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What's Next For Egypt? (EGPT)

What's next for Egpyt?

By now, we all know that the situation in Egypt is horrible, with protests happening around the country, and the government is restricting internet and cell phone access to help stifle the protests.

Earlier this week, Twitter was banned in the country, in an effort to try to stem the protests.

Obviously it's not working, and things are only getting worse, for the country's image, as well as its economic health.

The country's stock market, the EGX30, has fallen 20% this week, as the situation continues to worsen. Egyptian debt is getting killed in the markets, and yields and credit spreads are soaring as a result. The index fell 6% on Wednesday, and 11% yesterday on the back of the news that the country's youth is trying to end the 30 year reign of Hosni Mubarak, the country's president. The rating agencies have also cut Egyptian debt on the back of this political uncertainty.

Shares of the Egypt ETF (NYSE: EGPT) continue to get hammered this week, down another 2.6% today.

There are also concerns that some companies operating in Egypt, particularly Apache (NYSE: APA), could see disruption over their operations. Apache gets about 25% of its revenues from Egypt. The company said it is not seeing any issues yet, and will continue to monitor the situation.

There are rumors that the Suez Canal is being blocked by protesters, which could be the reason for the spike in crude prices the past couple of days. The Suez Canal allows 30% of the world's oil to pass through it, and any type of disruption in the canal leads to speculation that oil will not be able to reach its intended destinations for an extended period of time.

The situation is ever fluid and ever evolving, as reports are coming out now that Egypt has imposed a 6 p.m. to 7 a.m. curfew in Cairo and 2 other cities, which likely will only make things worse.

Mohamed ElBaradei, the former head of the UN's nuclear watchdog, a Nobel Peace Prize winner and an opposition leader in Egypt returned to the country last night and has participated in recent protests. ElBaradei said he would lead a "transition" if asked, as the country seeks to move towards a democracy. So far, 7 people are dead, and this number is only expected to escalate, as the protests continue.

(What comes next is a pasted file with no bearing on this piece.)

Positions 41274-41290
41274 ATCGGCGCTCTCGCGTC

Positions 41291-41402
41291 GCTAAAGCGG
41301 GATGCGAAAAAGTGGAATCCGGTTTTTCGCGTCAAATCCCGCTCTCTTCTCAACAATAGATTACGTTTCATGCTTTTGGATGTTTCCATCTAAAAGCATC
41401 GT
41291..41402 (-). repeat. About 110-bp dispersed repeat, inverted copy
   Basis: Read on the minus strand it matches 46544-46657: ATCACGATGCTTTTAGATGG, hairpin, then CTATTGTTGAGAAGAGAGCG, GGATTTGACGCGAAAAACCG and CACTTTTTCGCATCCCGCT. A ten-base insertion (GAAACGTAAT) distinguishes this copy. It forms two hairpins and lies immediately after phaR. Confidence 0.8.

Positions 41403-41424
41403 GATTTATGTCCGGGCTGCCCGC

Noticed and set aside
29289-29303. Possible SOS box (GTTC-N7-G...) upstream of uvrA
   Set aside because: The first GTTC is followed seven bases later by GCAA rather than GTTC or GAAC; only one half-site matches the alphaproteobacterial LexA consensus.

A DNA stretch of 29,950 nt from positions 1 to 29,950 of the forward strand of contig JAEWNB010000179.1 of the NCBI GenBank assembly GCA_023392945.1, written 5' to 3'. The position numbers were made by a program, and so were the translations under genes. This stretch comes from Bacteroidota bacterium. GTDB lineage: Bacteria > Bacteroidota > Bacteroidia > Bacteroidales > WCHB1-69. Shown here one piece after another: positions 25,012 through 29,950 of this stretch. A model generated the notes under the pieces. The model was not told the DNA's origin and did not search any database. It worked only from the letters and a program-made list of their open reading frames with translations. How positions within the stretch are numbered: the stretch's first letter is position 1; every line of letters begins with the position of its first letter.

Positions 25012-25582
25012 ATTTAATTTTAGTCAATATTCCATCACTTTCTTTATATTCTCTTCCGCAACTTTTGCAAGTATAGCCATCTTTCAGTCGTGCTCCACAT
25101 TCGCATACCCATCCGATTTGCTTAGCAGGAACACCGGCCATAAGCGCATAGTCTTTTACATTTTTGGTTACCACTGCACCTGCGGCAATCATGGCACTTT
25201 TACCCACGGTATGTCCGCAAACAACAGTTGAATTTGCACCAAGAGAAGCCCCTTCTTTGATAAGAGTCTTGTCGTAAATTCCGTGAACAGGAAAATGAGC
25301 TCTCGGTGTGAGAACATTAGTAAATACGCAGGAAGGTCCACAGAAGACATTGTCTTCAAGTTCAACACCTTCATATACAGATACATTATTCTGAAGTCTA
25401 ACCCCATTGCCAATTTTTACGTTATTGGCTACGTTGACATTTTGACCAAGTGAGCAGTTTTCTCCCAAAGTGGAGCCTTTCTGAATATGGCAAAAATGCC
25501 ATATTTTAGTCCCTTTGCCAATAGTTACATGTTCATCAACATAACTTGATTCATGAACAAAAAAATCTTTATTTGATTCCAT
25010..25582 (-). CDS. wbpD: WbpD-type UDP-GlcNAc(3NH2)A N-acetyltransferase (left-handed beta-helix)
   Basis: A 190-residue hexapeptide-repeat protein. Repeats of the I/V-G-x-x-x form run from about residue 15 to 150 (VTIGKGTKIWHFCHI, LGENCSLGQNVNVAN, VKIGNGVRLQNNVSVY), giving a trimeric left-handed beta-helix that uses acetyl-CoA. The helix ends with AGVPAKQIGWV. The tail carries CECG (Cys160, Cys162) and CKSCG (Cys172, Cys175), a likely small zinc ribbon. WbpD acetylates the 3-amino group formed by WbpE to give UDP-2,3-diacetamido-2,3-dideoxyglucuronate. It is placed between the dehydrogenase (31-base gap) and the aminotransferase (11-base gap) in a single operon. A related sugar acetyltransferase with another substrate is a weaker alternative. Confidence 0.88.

"This is a revolution," one 16-year-old protester said in Suez . "Every day we're coming back here."

The Muslim Brotherhood, which is the largest activist group of Muslims in the region, has now joined in on the protests over Mubarak. The organization previously was not participating, watching from the sidelines, but as the situation has intensified, the group has entered into the foray.

All of this stems from the revolution in Tunisia, where the president was ousted after a reign of 23 years.

The United States is in a precarious situation, as President Obama has long called for democracy in the Middle East, but Egpyt, and specifically Mubarak, is a major Washington ally in the Middle East. The country has received large amounts of military aid as a result.

"It is very important that people have mechanisms in order to express legitimate grievances," Obama said as he answered questions on Youtube. Obama has pleaded with Mubarak to make changes to the political system to appeal to the protesters. "I've always said to him that making sure that they are moving forward on reform - political reform, economic reform - is absolutely critical for the long-term well-being of Egypt."

Dr. ElBaradei has been critical of the U.S. in this situation, as he believes the West has listened to what Mubarak has to say about the Muslim Brotherhood, and likening them to Al Qaeda.

ElBaradei said, “For years, the West has bought Mr. Mubarak's demonization of the Muslim Brotherhood lock, stock and barrel, the idea that the only alternative here are these demons called the Muslim Brotherhood who are the equivalent of Al Qaeda.”

He went on to say, “I am pretty sure that any freely and fairly elected government in Egypt will be a moderate one, but America is really pushing Egypt and pushing the whole Arab world into radicalization with this inept policy of supporting repression.”

It's quite clear the youth of the country want Mubarak out. "Leave, leave, Mubarak, Mubarak, the plane awaits you," people chanted in the streets of the country.

As for what's next for Egpyt, a revolution is taking place, no matter what Mubarak wants or does.

For the rest of us outside the situation, all we can do is wait to see what happens and hope for the best.

Posted-In: Emerging Market ETFs Politics Economics ETFs General Best of Benzinga

 

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